Performics Research Finds that a Very Small Percentage of Search Queries are Affected
Posted by Sam Battin, Senior Natural Search Specialist & Todd Friesen, Director, SEO
On October 18, 2011, Google announced that it would be encrypting all search queries made by users who were logged-in on Google. All logged-in Google users are now redirected to https://www.google.com/, and search queries are encrypted with secure socket layer technology. According to Google, this move enhances data security and privacy for users. This change means that—for a small segment of searches—Google will no longer provide keyword query data in the website referral string.
This Article (1) identifies the effects of encrypted search queries, (2) discusses how this changes the existing search market and (3) provides strategies on tracking this change. Performics has found that the current number of encrypted searches is not likely to have a significant impact on content publishers or SEO in general, though we encourage search marketers to track the new results and keep an eye on the revised keyword data.
How Does Encrypted Search Affect Your Traffic?
Google is blocking keyword query data from showing up in the referral string that gets logged when a searcher goes from Google to a destination website. This keyword data enables search marketers to determine things like conversion rate and revenue contribution on a keyword-by-keyword basis. With this change, Google has taken away some of that data. Now—when a user is logged-in on Google and comes from a secure search results page—this keyword data is stripped out of the referral string and replaced with the words “Not Provided.”
Following its announcement, Google started stripping search queries from the referrer strings of users who search while they’re logged-in to their Google accounts. Consequently, query data is not appearing in searches originating from this source. Referrer strings from all other search queries (e.g. from users who aren’t logged in) will contain the same information as before.
It’s important to note that Google AdWords data will not be similarly affected. Referrer strings sent when visitors click on paid search ads still contain the full text of the search query.
How Many Search Queries Will This Impact?
Performics research indicates that only a very small number of queries will be affected, and overall this move shouldn’t significantly change your existing SEO or paid strategies.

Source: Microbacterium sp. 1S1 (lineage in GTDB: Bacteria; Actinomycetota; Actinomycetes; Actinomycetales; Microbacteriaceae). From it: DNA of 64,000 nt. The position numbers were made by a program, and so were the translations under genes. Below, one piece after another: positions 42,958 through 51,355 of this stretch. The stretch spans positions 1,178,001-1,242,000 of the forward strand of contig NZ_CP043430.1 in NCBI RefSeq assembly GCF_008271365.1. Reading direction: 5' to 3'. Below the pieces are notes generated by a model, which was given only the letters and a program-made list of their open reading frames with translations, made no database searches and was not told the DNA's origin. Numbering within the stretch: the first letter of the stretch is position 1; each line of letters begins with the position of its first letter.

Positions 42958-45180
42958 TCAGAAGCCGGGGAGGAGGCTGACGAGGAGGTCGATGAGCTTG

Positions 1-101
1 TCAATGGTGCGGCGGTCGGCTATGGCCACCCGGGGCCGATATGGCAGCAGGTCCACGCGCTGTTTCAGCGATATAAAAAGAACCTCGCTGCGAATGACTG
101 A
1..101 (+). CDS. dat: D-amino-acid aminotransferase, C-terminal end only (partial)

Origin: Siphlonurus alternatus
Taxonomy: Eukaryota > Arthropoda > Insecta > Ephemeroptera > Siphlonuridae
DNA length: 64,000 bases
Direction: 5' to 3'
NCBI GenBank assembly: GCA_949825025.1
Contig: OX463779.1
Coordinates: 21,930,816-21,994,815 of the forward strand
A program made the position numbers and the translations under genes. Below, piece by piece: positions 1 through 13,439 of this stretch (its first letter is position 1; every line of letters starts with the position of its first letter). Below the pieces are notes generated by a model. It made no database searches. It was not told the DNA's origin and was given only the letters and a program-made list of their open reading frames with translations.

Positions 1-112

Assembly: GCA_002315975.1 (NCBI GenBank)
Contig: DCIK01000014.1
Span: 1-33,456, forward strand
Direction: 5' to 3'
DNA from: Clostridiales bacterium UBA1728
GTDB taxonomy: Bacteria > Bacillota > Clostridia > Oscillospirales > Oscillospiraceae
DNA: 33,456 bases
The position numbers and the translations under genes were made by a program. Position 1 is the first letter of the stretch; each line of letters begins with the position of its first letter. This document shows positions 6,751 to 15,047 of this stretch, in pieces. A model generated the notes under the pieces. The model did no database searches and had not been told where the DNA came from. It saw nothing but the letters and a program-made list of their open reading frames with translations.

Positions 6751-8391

Matt Cutts, head of Google’s Web Spam team, has indicated this encryption will only have a very small impact on analytics, with less than 10% of referrer strings likely to be affected. Our own data, as well as data from many other professional search consultants, has so far confirmed Cutts’s assertion.
In the table below, we’ve assembled query data for six sites as of October 19, 2011, the day after encrypted search began. Here, the column labeled “Not Provided” shows the percentage of queries blocked from view by the encryption. When these numbers are compared to the total traffic for each site, and the percentage of this traffic resulting from organic search queries, the percentage of searches affected by the encryption is quite small:
Google reported that the shift to encryption for logged-in users will be rolled out gradually, and so the numbers shown above may slightly increase over the next few weeks.
How Should Search Marketers Respond to this Change?
This lack of referral data doesn’t, and shouldn’t, change how SEO is done. The fundamentals of SEO and SEM haven’t changed.
As always, good SEO consists of strong link building, composing engaging content and ensuring solid site architecture to allow efficient indexation. The lack of referral data is a reporting issue, and not a large one at this point in time. As the program continues to roll out, we’ll keep an eye on the number of impacted queries and monitor whether affected queries unexpectedly grow. We recommend that search marketers institute changes to their tracking process that incorporate this new data and make informed decisions on how to react if the affected queries are genuinely affecting your bottom line.